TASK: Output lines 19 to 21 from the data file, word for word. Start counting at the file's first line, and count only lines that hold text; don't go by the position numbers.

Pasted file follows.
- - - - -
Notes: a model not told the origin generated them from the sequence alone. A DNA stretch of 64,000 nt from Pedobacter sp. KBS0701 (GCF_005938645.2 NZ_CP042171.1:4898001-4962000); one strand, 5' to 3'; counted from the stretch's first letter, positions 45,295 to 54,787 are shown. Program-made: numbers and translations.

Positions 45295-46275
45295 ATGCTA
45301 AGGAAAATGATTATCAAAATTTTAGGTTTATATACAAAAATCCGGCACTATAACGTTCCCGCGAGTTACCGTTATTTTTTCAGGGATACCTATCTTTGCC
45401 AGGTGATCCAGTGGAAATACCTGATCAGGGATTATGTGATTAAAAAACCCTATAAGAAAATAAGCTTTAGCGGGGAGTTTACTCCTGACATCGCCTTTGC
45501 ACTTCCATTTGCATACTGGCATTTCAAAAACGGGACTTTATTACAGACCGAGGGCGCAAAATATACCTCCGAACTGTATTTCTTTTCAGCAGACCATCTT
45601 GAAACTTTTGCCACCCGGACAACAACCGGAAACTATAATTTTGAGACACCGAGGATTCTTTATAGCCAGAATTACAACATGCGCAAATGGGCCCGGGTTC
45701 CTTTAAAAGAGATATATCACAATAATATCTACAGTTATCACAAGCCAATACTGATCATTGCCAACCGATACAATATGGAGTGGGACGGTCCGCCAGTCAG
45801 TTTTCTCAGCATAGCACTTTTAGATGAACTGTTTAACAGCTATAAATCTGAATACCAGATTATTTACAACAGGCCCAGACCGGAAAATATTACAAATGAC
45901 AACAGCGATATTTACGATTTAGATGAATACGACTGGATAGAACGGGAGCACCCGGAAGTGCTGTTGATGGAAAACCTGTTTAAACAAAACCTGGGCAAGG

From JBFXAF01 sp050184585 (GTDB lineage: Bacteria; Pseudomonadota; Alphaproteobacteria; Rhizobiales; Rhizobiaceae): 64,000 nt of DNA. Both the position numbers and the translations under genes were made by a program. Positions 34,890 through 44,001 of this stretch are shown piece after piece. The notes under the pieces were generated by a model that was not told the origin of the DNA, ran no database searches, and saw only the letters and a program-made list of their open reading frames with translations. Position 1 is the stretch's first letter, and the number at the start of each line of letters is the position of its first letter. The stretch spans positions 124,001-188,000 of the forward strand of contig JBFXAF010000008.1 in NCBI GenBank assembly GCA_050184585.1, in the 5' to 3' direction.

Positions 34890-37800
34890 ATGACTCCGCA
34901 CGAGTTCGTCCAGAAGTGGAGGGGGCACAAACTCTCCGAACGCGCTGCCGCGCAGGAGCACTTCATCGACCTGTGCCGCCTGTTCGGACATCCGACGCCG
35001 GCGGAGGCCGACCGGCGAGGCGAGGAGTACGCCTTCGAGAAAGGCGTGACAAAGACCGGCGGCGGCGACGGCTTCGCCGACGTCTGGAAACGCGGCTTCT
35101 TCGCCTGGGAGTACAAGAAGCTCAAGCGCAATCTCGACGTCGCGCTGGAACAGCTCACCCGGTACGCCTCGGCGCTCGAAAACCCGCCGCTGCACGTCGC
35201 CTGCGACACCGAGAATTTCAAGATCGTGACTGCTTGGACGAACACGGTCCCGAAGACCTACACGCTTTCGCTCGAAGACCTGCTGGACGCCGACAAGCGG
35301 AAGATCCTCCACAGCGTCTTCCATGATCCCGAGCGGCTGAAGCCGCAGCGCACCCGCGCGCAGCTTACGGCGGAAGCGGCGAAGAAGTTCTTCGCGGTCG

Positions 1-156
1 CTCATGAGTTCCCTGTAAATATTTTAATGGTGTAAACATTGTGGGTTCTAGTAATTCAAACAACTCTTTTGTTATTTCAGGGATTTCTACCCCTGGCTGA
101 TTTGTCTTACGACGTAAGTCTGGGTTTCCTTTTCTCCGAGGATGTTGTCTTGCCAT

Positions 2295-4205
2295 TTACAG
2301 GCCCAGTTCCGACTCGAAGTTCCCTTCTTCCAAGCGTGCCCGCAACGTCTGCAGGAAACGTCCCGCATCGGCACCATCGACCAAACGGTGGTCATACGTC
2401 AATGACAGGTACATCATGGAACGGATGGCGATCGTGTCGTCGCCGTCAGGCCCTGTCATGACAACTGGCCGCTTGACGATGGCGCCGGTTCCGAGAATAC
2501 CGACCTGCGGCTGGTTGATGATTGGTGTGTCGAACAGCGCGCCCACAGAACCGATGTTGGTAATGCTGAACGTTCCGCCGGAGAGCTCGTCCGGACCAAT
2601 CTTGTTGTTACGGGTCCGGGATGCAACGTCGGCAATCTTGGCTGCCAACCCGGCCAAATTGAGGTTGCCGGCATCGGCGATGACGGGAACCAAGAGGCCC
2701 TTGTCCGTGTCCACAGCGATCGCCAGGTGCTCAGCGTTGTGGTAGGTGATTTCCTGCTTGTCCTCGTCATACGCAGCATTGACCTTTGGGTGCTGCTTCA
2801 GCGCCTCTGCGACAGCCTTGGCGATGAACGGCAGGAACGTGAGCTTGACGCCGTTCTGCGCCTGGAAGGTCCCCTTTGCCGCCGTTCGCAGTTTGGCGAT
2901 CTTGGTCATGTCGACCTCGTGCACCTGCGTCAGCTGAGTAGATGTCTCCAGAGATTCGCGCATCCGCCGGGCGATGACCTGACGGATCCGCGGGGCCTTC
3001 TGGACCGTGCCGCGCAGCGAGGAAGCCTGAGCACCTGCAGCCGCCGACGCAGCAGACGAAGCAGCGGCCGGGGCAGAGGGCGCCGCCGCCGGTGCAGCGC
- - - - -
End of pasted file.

Positions 1-156
1 CTCATGAGTTCCCTGTAAATATTTTAATGGTGTAAACATTGTGGGTTCTAGTAATTCAAACAACTCTTTTGTTATTTCAGGGATTTCTACCCCTGGCTGA
101 TTTGTCTTACGACGTAAGTCTGGGTTTCCTTTTCTCCGAGGATGTTGTCTTGCCAT